29 Mar 2016 (All day)
More than twenty five years ago, on May 28, 1990, in the early hours of the morning, the first Christian-sponsored flight of Soviet Jews arrived at Israel's Ben Gurion Airport. As the weary new immigrants descended from the El Al airplane to the sound of joyful Christians singing for their welcome, many broke into tears.
The flight was conceived and organized at the International Christian Embassy Jerusalem’s (ICEJ) National Directors’ meeting in Finland earlier that year. The ICEJ was the first organization to begin the Aliyah work while others were still praying and thinking how to help. By the end of the 1990s, the ICEJ had sponsored 53 full airplanes and brought more than 15,000 Olim home.
In 1989 the Soviet Union did not have diplomatic relations with Israel and there were no direct flights between the two countries. Dr. Ulla Järvilehto, a medical doctor and member of the Finnish parliament, sought official permission from the governments of Finland and Israel to bring the Russian Jews to Israel through her country. Ulla became the founder of the ICEJ branch in Finland and over the years worked tirelessly to establish and maintain the Finnish transit program.
The Finnish Transit
By March 10, 1990, the Finnish Aliyah route was officially opened with the approval of both governments, and it has remained open since then, even when other routes closed down during the Gulf War in 1991. For 25 years buses have been leaving St. Petersburg early in the morning for Finland to bring Jewish families to Christian homes in Finland for three days and three nights. The Finnish believers take good care of them and blessed them in many ways. Israeli officials have remarked that most Olim arrive in Israel very tired and worn out, with the exception of the ones who come by way of Finland. They land in Tel Aviv rested, happy, and full of optimism.
To date, about 117,000 Jewish people have been helped somewhere on their journey home by the ICEJ. More than 45 million dollars have been spent on bringing God’s chosen people home. Today the Finnish route is very active once again, as a result of the declining Russian economy due to low oil prices and the fallout from the Ukrainian Civil War.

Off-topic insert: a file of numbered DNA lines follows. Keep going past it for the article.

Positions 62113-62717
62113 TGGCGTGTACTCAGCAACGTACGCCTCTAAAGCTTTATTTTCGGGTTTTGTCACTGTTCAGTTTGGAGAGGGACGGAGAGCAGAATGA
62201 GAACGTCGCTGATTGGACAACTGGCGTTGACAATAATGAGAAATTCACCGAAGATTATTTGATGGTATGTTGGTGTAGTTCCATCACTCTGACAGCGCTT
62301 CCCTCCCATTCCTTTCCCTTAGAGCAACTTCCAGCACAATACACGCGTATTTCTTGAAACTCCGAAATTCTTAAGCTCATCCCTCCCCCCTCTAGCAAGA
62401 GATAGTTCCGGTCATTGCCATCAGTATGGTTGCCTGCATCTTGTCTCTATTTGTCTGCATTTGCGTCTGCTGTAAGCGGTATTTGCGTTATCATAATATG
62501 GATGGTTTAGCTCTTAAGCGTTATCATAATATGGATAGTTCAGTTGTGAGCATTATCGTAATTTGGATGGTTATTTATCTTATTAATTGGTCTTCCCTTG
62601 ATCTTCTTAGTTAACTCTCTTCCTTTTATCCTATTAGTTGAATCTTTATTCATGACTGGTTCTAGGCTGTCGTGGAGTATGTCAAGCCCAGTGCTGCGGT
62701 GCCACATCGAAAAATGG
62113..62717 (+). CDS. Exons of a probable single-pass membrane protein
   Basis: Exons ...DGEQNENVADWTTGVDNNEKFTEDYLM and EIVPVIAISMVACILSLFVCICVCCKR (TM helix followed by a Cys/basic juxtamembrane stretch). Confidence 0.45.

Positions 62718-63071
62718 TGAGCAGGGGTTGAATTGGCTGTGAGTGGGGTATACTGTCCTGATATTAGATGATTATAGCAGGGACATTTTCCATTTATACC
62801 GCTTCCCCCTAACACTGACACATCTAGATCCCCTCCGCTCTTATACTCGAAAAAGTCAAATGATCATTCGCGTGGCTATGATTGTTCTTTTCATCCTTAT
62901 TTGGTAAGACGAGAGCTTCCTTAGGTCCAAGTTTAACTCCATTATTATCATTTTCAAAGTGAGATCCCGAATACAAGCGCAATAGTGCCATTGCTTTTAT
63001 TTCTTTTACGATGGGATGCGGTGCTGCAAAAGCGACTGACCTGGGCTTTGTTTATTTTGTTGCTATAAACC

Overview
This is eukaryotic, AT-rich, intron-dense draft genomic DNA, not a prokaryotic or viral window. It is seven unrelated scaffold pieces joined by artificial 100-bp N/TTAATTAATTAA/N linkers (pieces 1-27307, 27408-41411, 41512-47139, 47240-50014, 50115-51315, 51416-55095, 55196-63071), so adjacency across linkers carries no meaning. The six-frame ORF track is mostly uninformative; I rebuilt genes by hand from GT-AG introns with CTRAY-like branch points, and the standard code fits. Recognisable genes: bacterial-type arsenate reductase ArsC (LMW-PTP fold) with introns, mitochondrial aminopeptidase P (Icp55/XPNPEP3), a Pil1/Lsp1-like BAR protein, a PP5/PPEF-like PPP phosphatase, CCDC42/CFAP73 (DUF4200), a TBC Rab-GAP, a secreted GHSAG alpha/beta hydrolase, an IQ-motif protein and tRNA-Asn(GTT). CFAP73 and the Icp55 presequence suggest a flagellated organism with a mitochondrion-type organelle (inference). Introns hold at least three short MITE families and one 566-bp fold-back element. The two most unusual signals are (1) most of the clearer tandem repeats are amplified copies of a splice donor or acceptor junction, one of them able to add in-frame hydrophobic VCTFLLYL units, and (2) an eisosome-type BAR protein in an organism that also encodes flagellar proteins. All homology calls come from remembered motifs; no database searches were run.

The work continues with Jews from Russia, Ukraine, Belarus, Uzbekistan, and the Baltic countries. Just as in the times of the Soviet outpouring, the ICEJ has responded to requests for help. In effect, the Finnish route has risen to a 10-year high and Russian Aliyah has more than doubled in recent years.
My first visit to Russia was an amazing and eye-opening experience. I got off the airplane in Moscow just three months after the official end of the Soviet Union on December 31, 1991 – nearly 25 years ago. There seemed to be a shortage of light bulbs back then. Moscow was a very dark place. Even the cars used only their parking lights at night. The stores did not have much food, and the breakfasts in our hotels were quite meager.
By October 1992, I was living in Russia full-time. At every opportunity, I spoke to Jewish people about Israel. Most of them were already in the process of getting ready to go, but there were still some who did not even want to think about it.
In the Northwest region of Russia the ICEJ team began to do advertisements in remote and unreached cities. Radio, TV, and newspaper advertising were still relatively cheap in Russia, and through this effort many people became involved. We advertised the route through Finland that was still open, and there were many Finnish Christians waiting to help the Russian Jews on their way home.
Today the majority of Jews come to Israel from the West. In the past 12 years, since 2003, more than 5,000 of them have been assisted by the ICEJ on some part their journey home. They move to Israel from North and South America, as well as Europe. In 2010, the ICEJ expanded the Aliyah from the West Program to include sponsored flights from Sweden and France. In both countries the rising tide of Muslim anti-Semitism was the reason for this assistance.
The Aliyah numbers have increased rapidly over the past few years due to wars and anti-Semitic aggression around the world. The ICEJ is leading the way in helping many more Jews come home to the land of their fathers. Please join the ICEJ in responding to this urgent need!